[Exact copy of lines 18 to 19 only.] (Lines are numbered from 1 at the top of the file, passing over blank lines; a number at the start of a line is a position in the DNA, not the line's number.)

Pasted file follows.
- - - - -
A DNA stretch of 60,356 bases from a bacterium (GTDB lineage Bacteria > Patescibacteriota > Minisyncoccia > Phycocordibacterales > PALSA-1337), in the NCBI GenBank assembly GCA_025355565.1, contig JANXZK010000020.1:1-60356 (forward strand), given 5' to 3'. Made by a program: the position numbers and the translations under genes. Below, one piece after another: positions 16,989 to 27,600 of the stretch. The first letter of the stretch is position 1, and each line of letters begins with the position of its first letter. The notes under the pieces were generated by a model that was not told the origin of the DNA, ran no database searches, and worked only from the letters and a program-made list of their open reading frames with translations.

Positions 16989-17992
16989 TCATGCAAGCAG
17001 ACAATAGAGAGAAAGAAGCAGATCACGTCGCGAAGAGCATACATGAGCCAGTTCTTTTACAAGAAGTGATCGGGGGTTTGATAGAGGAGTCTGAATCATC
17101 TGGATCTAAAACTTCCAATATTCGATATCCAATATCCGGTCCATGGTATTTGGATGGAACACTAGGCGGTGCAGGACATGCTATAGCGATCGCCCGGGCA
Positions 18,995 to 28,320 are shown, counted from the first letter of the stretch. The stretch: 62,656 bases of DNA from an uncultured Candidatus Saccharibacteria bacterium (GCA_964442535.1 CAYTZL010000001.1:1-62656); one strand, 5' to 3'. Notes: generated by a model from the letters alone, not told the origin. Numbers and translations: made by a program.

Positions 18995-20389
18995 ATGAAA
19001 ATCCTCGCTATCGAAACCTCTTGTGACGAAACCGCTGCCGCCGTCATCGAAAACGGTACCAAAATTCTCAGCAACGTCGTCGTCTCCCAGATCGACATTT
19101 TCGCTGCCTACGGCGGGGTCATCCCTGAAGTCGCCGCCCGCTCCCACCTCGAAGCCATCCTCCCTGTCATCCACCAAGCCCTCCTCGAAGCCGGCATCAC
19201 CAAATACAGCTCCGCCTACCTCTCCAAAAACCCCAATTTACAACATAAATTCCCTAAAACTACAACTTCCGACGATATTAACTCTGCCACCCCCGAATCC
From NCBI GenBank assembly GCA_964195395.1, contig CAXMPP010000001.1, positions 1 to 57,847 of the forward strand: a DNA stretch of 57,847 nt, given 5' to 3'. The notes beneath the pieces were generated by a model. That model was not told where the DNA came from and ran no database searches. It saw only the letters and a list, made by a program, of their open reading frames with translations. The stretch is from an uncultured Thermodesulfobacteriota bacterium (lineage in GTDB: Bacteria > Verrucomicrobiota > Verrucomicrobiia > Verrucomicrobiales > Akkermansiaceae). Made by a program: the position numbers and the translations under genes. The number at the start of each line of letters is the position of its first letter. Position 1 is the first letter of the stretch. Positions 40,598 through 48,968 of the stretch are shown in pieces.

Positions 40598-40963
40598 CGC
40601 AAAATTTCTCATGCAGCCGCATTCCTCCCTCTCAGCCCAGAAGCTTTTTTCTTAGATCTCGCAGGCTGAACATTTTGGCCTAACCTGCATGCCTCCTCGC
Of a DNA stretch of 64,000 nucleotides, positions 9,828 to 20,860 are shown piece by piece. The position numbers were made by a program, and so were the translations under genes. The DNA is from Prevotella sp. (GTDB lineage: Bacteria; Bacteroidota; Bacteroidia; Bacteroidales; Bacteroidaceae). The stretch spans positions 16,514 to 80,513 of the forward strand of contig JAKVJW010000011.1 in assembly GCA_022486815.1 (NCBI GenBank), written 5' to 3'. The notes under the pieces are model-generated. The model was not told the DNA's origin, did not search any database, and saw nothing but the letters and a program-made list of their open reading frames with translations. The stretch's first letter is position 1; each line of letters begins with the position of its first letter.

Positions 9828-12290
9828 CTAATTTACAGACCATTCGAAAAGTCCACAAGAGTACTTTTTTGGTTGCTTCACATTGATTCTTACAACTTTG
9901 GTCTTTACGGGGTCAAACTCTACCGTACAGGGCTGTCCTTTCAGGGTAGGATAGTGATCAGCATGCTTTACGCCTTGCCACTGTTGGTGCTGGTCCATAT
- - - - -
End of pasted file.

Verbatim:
9828 CTAATTTACAGACCATTCGAAAAGTCCACAAGAGTACTTTTTTGGTTGCTTCACATTGATTCTTACAACTTTG
9901 GTCTTTACGGGGTCAAACTCTACCGTACAGGGCTGTCCTTTCAGGGTAGGATAGTGATCAGCATGCTTTACGCCTTGCCACTGTTGGTGCTGGTCCATAT